Last April, HBO planned to broadcast Comandante, a sympathetic documentary of Fidel Castro made by Oliver Stone. Around the same time, Castro rounded up some 75 dissidents and threw them in jail, and three men charged with hijacking were executed by the Cuban government following summary trials. The film, criticized by the press for its soft approach to Castro, was yanked by HBO and never aired on the network. Instead, HBO sent Stone back down to Havana for a second take. The result, Looking for Fidel, airs tonight, April 14, at 8 p.m. ET on HBO. Looking for Fidel takes a harder line toward Castro than Comandante did, yet even Stone concedes that it is primarily a platform for Castro to explain the thinking and motives behind his crackdown on dissidents the last two years.
Last week, Ann Louise Bardach questioned Oliver Stone about both films, and about the 60 hours he spent with Fidel Castro, Cuba's ruler since 1959.
ALB: Do you know that the Cubans are refusing visas to virtually all reporters and not allowing them back in the country?
OS: You know, the advantage I have is to be a filmmaker. [Castro] seemed to love my movies. Apparently he liked my presence, and he trusted that I wouldn't edit him in a way that would be negative from the outset. But I did tell him, the second trip, that I would try to be tougher, not disrespectfully so. As you see, several times [in the film] he does get upset.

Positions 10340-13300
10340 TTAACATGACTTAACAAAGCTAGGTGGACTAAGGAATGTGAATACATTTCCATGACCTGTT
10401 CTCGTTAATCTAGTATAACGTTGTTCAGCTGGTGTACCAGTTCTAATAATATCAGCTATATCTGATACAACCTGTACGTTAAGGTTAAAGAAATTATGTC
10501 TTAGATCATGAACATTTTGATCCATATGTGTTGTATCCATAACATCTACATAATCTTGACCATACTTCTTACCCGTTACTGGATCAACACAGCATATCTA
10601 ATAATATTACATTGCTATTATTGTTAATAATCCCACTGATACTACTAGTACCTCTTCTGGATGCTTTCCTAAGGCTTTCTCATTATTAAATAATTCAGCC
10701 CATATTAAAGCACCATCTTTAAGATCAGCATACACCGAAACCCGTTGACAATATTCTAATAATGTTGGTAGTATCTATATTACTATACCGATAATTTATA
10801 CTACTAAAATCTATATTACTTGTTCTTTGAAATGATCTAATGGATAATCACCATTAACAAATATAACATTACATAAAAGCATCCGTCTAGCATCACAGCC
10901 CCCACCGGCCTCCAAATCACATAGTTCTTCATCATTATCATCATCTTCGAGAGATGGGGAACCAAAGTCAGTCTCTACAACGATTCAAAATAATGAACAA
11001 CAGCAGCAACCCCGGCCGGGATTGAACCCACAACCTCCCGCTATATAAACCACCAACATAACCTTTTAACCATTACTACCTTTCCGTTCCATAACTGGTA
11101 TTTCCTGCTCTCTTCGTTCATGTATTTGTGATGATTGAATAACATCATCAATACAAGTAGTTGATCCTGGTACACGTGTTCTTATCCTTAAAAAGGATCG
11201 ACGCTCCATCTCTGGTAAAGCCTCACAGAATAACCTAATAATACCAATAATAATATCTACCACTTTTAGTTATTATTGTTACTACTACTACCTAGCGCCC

ALB: I gather you rejected the idea of demonizing him.
OS: Of course. My role here was not as a journalist. It really was as a director and filmmaker. In my job, I challenge actors. I provoke them.
ALB: Let me ask you about the part [in the film] where Castro's in front of eight prisoners charged with attempting to hijack a plane [to Miami]. He says to them, "I want you all to speak frankly and freely." What do you make of that whole scene, where you have these prisoners who happened to be wearing perfectly starched, nice blue shirts?
OS: Let me give you the background. He obviously set it up overnight. It was in that spirit that he said, "Ask whatever you want. I'm sitting here. I want to hear it too. I want to hear what they're thinking." He let me run the tribunal, so to speak.
ALB: But Cuba's leader for life is sitting in front of these guys who are facing life in prison, and you're asking them, "Are you well treated in prison?" Did you think they could honestly answer that question?
OS: If they were being horribly mistreated, then I don't know that they could be worse mistreated [afterward].
ALB: So in other words, you think they thought this was their best shot to air grievances? Rather than that if they did speak candidly, there'd be hell to pay when they got back to prison?
OS: I must say, you're really picturing a Stalinist state. It doesn't feel that way. You can always find horrible prisons if you go to any country in Central America.
ALB: Did you go to the prisons in Cuba?
OS: No, I didn't.
ALB: So you don't know if they're any different than, say, the prisons in Honduras then?
OS: I think that those prisoners are being honest.
ALB: What about when you ask them what they think is a fair sentence for their crimes, and one of them starts to talk about how he'd like to have 30 years in prison?
OS: I was shocked at that. But Bush would have shot these people, is what Castro said. … I don't know what the parole system is.